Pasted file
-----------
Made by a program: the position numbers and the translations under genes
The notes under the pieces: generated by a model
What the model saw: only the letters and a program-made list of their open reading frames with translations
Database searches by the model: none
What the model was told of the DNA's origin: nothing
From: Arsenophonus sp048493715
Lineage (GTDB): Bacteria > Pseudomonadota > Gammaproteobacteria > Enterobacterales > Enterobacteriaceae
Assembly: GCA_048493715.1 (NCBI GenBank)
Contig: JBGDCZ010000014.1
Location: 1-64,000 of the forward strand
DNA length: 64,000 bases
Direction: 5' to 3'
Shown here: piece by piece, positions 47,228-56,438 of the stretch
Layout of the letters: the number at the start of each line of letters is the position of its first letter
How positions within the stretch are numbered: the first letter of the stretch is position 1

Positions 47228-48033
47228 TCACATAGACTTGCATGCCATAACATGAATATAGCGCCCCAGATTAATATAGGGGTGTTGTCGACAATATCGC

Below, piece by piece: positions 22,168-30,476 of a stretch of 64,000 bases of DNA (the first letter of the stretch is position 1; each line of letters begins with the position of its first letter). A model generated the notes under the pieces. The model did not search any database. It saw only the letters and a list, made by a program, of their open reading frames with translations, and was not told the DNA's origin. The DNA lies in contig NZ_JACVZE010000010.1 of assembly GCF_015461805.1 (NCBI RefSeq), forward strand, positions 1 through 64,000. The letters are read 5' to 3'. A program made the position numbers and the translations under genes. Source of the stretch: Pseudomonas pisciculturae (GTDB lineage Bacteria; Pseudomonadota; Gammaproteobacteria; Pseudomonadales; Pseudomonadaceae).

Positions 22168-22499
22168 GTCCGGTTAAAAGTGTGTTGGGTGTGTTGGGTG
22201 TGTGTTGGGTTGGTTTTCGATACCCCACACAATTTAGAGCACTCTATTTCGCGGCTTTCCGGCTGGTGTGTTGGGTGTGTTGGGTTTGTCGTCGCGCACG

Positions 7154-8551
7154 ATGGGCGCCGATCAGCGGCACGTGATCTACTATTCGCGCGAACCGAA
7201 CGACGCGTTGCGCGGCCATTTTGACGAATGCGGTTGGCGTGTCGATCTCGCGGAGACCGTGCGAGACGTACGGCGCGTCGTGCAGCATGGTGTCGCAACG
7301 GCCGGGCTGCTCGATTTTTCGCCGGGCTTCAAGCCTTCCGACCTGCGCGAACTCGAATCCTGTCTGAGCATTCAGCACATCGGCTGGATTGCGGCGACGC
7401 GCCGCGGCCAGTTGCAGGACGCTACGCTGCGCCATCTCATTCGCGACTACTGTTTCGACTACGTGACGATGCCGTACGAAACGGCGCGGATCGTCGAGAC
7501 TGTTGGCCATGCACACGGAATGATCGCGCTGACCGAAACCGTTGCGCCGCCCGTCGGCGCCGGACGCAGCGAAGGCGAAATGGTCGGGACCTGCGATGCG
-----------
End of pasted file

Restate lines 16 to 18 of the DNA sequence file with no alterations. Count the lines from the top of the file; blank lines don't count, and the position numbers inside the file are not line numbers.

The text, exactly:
Positions 47228-48033
47228 TCACATAGACTTGCATGCCATAACATGAATATAGCGCCCCAGATTAATATAGGGGTGTTGTCGACAATATCGC

Below, piece by piece: positions 22,168-30,476 of a stretch of 64,000 bases of DNA (the first letter of the stretch is position 1; each line of letters begins with the position of its first letter). A model generated the notes under the pieces. The model did not search any database. It saw only the letters and a list, made by a program, of their open reading frames with translations, and was not told the DNA's origin. The DNA lies in contig NZ_JACVZE010000010.1 of assembly GCF_015461805.1 (NCBI RefSeq), forward strand, positions 1 through 64,000. The letters are read 5' to 3'. A program made the position numbers and the translations under genes. Source of the stretch: Pseudomonas pisciculturae (GTDB lineage Bacteria; Pseudomonadota; Gammaproteobacteria; Pseudomonadales; Pseudomonadaceae).